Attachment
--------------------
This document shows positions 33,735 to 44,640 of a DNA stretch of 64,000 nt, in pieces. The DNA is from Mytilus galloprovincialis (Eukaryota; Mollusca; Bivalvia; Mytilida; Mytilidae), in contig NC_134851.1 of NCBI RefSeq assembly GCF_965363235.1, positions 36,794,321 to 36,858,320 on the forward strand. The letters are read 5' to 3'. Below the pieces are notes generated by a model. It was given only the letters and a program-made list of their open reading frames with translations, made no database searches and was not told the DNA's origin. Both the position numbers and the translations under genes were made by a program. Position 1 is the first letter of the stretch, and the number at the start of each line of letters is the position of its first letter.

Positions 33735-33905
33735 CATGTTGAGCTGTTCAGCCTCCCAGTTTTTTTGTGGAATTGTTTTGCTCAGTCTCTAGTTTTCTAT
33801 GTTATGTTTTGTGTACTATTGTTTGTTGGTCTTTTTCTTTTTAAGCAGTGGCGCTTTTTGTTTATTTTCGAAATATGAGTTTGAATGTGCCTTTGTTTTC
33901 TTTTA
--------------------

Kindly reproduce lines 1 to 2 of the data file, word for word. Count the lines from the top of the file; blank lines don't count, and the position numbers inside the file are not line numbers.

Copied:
This document shows positions 33,735 to 44,640 of a DNA stretch of 64,000 nt, in pieces. The DNA is from Mytilus galloprovincialis (Eukaryota; Mollusca; Bivalvia; Mytilida; Mytilidae), in contig NC_134851.1 of NCBI RefSeq assembly GCF_965363235.1, positions 36,794,321 to 36,858,320 on the forward strand. The letters are read 5' to 3'. Below the pieces are notes generated by a model. It was given only the letters and a program-made list of their open reading frames with translations, made no database searches and was not told the DNA's origin. Both the position numbers and the translations under genes were made by a program. Position 1 is the first letter of the stretch, and the number at the start of each line of letters is the position of its first letter.

Positions 33735-33905